City officials discuss strategy to save outlet mall

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By KEVIN CANFIELD

The Frontier

Mayor Dewey Bartlett and other top city officials met privately to try to salvage some type of deal with Simon Property Group, the developer greeted with vocal opposition when it proposed an outlet mall near Turkey Mountain.

During the meeting Thursday, officials discussed how to assure the developer that the city is interested in having a Simon mall in Tulsa and how to make it clear that the city would be willing to help find an alternate location for the project should the proposed site at 61st Street and U.S. 75 fall through.

“If they came to us and said that site would not work, then certainly we would be willing to help them find another site,” Clay Bird, director of the Mayor’s Office of Economic Development, told The Frontier.

Bird, who attended the meeting at City Hall, stressed the the city is not trying to steer Simon away from the site near Turkey Mountain.

However, a third party has presented one option for a different location, Bird said. The site floated was Bales Park, a city-owned property at 5801 S. Union Ave. The park is across U.S. 75 from the original mall site and includes four baseball diamonds.

Under the plan, Simon would purchase the 61st Street and U.S. 75 property and swap it for the park land.

The retail giant last year proposed building Tulsa Premium Outlets on more than 48 acres of private property on the corner of U.S. 75 and 61st Street adjacent to the River Parks Turkey Mountain Urban Wilderness Area.

The project would include more than 350,000 square feet of leasable space, according to the plans provided to the city.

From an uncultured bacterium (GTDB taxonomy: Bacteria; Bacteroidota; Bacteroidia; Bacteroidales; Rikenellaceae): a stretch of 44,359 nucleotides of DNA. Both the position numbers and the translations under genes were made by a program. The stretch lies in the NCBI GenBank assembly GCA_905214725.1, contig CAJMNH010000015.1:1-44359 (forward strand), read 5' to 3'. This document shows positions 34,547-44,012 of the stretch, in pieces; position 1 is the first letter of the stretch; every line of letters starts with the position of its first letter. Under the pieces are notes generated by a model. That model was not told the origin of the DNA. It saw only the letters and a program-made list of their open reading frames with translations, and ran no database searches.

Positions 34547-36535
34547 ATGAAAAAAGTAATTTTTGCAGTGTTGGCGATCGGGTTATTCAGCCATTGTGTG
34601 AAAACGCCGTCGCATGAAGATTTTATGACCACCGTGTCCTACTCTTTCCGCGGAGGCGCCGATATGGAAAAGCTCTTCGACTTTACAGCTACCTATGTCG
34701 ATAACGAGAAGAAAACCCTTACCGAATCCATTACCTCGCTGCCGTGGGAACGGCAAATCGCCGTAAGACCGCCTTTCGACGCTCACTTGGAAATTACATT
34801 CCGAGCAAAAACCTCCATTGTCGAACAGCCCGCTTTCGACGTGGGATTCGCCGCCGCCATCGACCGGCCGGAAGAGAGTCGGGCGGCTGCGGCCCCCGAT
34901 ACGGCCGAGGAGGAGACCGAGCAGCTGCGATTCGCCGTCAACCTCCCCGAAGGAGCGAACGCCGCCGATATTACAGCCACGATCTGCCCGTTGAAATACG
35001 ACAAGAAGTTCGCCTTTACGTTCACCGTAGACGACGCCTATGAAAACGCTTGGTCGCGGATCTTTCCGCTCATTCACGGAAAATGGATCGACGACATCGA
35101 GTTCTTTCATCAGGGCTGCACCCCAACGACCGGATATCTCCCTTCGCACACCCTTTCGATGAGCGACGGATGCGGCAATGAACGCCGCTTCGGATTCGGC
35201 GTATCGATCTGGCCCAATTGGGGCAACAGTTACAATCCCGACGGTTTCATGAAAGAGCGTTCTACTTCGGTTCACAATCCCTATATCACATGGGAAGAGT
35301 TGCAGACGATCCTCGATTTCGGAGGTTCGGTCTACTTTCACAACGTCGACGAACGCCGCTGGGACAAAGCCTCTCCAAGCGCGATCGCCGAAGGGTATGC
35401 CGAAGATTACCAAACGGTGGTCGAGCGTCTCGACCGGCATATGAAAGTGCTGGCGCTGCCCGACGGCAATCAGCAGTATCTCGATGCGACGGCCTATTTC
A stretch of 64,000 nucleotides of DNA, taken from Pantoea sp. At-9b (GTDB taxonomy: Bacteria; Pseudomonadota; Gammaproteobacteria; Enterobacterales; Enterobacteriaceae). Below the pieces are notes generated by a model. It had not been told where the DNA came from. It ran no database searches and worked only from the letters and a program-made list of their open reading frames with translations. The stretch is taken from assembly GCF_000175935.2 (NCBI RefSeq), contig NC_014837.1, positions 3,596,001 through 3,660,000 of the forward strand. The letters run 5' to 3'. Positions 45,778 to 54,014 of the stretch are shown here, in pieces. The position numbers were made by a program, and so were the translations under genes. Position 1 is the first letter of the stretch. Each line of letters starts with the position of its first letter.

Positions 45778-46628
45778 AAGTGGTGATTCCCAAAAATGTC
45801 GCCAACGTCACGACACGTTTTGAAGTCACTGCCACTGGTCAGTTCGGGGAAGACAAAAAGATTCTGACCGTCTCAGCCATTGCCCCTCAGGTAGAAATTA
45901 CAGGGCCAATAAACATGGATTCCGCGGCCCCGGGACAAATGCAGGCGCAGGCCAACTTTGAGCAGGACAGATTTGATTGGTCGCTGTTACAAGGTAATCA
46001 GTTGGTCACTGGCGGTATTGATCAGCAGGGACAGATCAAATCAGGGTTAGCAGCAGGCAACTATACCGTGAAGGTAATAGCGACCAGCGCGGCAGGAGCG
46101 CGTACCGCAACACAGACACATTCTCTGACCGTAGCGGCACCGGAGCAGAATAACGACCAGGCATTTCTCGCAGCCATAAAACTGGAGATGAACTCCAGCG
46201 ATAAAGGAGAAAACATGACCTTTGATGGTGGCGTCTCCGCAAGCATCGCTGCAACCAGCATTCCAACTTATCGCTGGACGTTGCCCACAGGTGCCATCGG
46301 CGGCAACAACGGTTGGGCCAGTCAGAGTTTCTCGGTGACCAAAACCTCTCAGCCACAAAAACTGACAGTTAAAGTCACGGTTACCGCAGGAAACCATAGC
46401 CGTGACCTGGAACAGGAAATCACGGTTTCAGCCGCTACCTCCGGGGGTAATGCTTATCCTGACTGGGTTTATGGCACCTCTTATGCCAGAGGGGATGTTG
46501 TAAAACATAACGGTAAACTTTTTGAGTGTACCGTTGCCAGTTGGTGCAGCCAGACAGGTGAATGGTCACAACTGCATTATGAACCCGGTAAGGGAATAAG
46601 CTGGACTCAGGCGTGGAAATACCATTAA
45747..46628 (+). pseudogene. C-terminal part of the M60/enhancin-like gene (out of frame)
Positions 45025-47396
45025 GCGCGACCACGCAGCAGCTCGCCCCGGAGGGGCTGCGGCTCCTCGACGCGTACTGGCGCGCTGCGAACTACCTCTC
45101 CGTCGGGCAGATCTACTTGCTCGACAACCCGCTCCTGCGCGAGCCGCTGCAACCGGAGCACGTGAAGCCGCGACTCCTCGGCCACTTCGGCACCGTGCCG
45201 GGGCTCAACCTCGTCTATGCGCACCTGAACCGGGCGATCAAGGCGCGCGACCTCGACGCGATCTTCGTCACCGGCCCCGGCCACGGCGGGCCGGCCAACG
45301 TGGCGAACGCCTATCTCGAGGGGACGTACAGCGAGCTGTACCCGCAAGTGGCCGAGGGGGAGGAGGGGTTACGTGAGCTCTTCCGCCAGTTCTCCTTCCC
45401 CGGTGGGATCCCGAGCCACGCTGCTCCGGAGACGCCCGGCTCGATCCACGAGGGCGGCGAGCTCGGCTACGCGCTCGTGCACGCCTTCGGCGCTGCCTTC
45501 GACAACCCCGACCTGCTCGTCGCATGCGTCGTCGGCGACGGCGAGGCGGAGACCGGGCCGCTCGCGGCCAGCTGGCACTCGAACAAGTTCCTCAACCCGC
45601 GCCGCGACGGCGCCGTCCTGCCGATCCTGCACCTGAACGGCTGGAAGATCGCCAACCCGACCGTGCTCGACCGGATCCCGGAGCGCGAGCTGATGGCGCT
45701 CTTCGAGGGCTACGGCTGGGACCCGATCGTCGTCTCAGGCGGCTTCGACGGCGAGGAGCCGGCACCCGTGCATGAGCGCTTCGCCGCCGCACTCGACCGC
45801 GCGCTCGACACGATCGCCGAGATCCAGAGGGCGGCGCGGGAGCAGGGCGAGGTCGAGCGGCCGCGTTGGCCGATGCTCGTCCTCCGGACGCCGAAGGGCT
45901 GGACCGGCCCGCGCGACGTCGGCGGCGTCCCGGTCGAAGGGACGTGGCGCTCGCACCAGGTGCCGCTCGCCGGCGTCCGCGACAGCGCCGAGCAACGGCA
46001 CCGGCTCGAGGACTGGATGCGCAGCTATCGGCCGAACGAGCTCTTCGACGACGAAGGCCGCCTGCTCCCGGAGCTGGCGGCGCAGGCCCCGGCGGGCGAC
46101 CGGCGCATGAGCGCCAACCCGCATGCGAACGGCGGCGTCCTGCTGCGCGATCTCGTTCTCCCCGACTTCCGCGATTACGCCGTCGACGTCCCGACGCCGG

The only entrance to the mall would be off 61st Street.

Many Turkey Mountain enthusiasts and other Tulsans are strongly opposed to the project, saying it would damage the popular wilderness area.

Several city councilors have also gone on the record saying they oppose the project at its proposed site.

Supporters of the mall say it would provide a quality shopping destination and bring in millions of dollars of much-needed sales tax revenue.

Following an April public meeting at which the vast majority of speakers opposed the project, officials with Simon postponed an appearance before the Tulsa Metropolitan Area Planning Commission three months.

At the time, Simon said it was requesting the continuance so it would have time to address residents’ concerns.

Among those worried about the project is the YMCA of Greater Tulsa.

The mall would be built directly south of the Westside YMCA summer camp, which serves approximately 3,600 young people each year.

The YMCA of Greater Tulsa board of directors has sent a letter to Simon saying it would not support the project unless the board’s development recommendations are incorporated into the plan.

City officials hope to meet with representatives of Simon soon to discuss prospects for the mall.

Horizon Group Properties recently held a public meeting in Tulsa to announce it is moving forward with plans to construct a 95-store outlet development at 129th East Avenue and Interstate 44.

The Admiral Center Development is scheduled to be competed in 2017.

“That’s a fantastic project,” Bird said. “I would love to have both malls.”

A representative for Simon did not return a call from The Frontier seeking comment.

Kevin Canfield 918-645-5452

kevin@readfrontier.com

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